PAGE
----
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Gibson prepared to take lead investigator complaint to Privy Council

EyeWitness News Local May 9, 2020 at 3:50 am Sloan Smith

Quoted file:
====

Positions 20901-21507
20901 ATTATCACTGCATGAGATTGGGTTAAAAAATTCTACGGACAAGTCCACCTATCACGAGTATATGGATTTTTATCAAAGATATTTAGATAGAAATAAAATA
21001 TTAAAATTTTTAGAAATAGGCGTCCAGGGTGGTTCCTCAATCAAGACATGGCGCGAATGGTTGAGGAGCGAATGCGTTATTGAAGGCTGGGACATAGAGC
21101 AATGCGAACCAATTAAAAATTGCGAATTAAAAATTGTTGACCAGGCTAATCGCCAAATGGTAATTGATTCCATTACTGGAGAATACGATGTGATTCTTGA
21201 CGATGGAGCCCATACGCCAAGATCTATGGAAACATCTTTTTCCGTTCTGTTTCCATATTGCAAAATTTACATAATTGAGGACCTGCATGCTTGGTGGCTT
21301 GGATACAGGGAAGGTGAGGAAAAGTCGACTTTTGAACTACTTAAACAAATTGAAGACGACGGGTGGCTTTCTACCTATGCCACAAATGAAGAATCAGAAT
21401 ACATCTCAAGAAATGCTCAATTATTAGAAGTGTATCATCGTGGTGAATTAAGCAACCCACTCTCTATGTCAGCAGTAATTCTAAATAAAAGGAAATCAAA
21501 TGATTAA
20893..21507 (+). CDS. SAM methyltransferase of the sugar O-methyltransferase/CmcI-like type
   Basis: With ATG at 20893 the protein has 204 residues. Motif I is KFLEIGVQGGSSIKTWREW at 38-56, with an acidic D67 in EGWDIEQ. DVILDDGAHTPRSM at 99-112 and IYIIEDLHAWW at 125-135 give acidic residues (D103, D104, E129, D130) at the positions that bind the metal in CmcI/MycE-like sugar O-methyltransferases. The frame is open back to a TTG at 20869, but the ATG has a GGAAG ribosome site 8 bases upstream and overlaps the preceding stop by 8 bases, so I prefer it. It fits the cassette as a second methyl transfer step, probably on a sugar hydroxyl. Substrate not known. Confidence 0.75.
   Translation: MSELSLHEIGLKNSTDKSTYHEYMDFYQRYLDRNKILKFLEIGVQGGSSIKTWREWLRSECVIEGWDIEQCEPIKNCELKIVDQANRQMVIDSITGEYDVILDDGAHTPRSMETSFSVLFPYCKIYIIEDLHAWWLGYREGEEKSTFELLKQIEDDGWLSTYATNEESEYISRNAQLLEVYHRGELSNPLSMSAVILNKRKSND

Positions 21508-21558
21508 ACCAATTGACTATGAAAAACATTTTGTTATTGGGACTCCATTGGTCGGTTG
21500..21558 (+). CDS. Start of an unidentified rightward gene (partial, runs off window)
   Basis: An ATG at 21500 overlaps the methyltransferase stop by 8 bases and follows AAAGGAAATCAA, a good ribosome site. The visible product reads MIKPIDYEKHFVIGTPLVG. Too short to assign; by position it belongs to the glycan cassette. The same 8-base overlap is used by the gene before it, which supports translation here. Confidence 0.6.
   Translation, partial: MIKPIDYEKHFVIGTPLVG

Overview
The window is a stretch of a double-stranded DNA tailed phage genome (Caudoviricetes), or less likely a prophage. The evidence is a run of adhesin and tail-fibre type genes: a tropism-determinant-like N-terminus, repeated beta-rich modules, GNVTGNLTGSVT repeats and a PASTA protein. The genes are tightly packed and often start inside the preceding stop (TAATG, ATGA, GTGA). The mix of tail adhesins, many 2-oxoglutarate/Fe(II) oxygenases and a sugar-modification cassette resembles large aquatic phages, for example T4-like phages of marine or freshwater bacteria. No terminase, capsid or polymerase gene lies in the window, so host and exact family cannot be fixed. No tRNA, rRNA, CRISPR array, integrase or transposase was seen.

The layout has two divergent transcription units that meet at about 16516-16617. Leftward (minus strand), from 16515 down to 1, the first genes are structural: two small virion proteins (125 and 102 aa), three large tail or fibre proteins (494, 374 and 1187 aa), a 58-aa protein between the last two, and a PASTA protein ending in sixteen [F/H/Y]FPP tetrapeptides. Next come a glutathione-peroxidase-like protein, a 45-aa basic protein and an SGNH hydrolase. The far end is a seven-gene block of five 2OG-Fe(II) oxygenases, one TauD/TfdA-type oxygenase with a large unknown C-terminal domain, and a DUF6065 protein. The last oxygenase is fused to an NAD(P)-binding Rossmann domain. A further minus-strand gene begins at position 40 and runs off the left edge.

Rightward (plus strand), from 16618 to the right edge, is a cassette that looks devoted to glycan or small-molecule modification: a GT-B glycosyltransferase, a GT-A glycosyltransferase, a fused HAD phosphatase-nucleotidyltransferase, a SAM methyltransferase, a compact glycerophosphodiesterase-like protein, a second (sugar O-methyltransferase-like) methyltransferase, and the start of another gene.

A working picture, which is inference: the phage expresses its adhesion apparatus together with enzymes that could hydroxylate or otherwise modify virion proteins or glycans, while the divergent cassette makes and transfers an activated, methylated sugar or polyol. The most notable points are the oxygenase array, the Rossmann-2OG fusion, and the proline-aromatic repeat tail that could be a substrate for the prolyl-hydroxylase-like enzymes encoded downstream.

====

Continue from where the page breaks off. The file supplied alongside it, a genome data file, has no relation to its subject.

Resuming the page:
NASSAU, BAHAMAS — The Police Service Commission has advised that it has referred the complaints of former Cabinet minister Shane Gibson against the lead investigator in his bribery trial to the Commissioner of Police. Deborah Thompson, of the Financial Crime Investigation Unit, was among 44 others who were promoted from assistant superintendent of police to superintendent of police last month. Earlier this week, Gibson issued an ultimatum for police to rescind the promotion – noting that she received the new position despite his outstanding complaint seeking disciplinary proceedings for her conduct during his prosecution. In a letter addressed to Gibson on Thursday, chairman of the commission Rev. Dr. Philip Stubbs acknowledged receipt of his letters dated February 7 and May 1. “Please be advised that the Police Service Commission has referred this matter to the commissioner of Police for the attention of the Police Complaints and Corruption Unit, for immediate action,” it read. But Gibson told Eyewitness News yesterday that he intended to “take this all the way to the Privy Council”. Gibson was acquitted last November, and has filed a lawsuit against the Attorney General, the Commissioner of Police, the Director of Public Prosecutions (DPP), Thompson and contractor Jonathan Ash, a key prosecution witness in his trial before Justice Carolita Bethel. During the trial, then ASP Thompson admitted that she realized she was wrong to take statements from the prosecution’s key witness Jonathan Ash and Gibson’s associate Deborah Bastian in each other’s presence to “iron out” differences in their statements. Gibson said he planned to file an application for judicial review of the promotion in the Supreme Court, and seek to have it quashed, if it was not rescinded within 14 days.

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